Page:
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'Hybrid warfare' and its consequences for international commercial negotiation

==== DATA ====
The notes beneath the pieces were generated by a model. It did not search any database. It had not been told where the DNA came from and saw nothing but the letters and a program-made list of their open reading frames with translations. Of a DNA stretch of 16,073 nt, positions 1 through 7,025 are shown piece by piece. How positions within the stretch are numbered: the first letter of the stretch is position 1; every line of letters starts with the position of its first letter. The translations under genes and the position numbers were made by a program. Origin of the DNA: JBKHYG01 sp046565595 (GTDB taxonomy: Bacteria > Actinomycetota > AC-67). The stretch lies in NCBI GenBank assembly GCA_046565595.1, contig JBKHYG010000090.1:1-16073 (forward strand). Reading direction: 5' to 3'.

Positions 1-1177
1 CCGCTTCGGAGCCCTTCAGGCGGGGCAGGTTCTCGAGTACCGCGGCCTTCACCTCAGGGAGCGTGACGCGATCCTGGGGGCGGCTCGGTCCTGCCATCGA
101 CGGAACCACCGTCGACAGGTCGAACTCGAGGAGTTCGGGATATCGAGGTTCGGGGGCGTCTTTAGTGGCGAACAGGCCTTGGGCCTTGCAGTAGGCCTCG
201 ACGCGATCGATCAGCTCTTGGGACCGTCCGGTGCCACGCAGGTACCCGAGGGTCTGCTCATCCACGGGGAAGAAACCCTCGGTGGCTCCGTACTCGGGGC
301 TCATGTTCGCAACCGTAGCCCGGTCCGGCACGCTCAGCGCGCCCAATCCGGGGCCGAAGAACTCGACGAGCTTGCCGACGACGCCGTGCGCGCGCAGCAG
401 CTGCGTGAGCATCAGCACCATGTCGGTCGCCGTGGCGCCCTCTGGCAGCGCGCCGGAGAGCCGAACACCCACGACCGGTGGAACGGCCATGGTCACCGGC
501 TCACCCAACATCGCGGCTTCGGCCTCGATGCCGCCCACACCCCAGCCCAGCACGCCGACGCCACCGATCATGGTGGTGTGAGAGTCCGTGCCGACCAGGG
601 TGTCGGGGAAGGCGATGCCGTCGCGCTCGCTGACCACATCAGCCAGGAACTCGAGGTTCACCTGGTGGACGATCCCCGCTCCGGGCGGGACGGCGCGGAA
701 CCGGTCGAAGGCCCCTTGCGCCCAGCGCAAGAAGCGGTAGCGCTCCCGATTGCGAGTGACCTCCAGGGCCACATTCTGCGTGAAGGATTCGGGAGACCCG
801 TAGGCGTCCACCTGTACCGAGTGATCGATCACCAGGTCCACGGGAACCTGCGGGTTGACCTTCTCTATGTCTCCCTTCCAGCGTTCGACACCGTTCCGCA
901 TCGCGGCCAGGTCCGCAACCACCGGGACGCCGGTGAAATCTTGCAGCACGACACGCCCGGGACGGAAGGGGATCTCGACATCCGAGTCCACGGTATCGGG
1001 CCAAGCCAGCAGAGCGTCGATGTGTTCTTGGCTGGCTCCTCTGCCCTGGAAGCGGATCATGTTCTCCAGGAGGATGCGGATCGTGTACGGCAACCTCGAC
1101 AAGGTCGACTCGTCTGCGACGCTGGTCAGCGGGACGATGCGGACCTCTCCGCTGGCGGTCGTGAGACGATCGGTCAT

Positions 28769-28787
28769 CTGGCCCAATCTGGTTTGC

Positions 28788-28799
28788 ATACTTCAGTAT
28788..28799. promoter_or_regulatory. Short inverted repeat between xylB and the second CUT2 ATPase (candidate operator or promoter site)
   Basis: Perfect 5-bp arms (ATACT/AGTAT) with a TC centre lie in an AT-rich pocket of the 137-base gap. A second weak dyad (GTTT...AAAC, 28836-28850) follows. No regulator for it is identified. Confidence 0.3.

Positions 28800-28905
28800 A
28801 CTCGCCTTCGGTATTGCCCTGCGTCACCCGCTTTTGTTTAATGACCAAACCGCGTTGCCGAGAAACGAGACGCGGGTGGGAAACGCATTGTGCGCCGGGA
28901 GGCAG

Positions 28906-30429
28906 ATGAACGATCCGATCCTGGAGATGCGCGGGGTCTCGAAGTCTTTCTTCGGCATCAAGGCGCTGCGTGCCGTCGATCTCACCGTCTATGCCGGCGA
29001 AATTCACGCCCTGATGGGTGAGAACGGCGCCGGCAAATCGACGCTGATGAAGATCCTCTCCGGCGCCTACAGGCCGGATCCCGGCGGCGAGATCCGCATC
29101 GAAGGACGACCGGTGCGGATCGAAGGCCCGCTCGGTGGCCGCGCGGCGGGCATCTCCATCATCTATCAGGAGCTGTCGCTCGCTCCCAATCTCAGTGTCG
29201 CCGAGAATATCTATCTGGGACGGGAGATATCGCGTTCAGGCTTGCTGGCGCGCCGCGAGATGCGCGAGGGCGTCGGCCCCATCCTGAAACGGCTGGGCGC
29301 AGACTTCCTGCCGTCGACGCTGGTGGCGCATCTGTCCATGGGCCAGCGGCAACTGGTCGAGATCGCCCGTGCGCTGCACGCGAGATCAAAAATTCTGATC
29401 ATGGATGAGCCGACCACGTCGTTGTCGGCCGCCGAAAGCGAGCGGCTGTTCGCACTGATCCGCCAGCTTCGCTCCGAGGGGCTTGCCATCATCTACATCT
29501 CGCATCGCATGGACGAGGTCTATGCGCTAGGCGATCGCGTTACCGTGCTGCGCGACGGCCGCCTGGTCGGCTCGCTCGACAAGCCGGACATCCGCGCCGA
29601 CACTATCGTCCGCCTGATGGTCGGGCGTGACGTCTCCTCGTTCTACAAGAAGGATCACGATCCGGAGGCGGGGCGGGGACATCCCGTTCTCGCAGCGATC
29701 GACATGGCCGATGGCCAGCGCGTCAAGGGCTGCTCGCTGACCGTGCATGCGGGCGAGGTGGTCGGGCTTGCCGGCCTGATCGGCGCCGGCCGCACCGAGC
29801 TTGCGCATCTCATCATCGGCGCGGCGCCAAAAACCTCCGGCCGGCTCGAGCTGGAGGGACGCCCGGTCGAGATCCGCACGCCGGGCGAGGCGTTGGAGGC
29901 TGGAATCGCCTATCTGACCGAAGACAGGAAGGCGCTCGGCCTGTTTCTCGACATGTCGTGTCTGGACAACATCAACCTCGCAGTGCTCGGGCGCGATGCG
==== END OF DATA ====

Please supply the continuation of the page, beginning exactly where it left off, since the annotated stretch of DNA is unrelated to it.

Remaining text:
In recent years, an unfamiliar form of extreme international competition has become more evident. Different observers have devised different names for it, among which the one that comes closest to traditional negotiation studies is grey zone conflict. The most common term, however, is hybrid warfare. Hybrid warfare presents a so-called ‘wicked’ problem, one that resists definition. Some of its aspects are by now well known, such as interference in foreign elections, yet less conspicuous gambits take place in the private sector and take on the appearance of ordinary commercial negotiations. Although these incidents are becoming widespread, intelligence, police, military and other security agencies are not well structured to respond to such private sector actions in any strategic or coherent way. Hybrid warfare campaigns appear to change tactics frequently, and to coordinate direct government actions with activity by private and non-profit entities, as well as by transnational organized crime. This roundtable aims to explore hybrid warfare in as many of its dimensions, and from as many angles within each dimension as possible; explore the relationship between ‘hybrid’ warfare and international negotiation; and discuss how, with a negotiation lens, players could act to prevent or mitigate harm.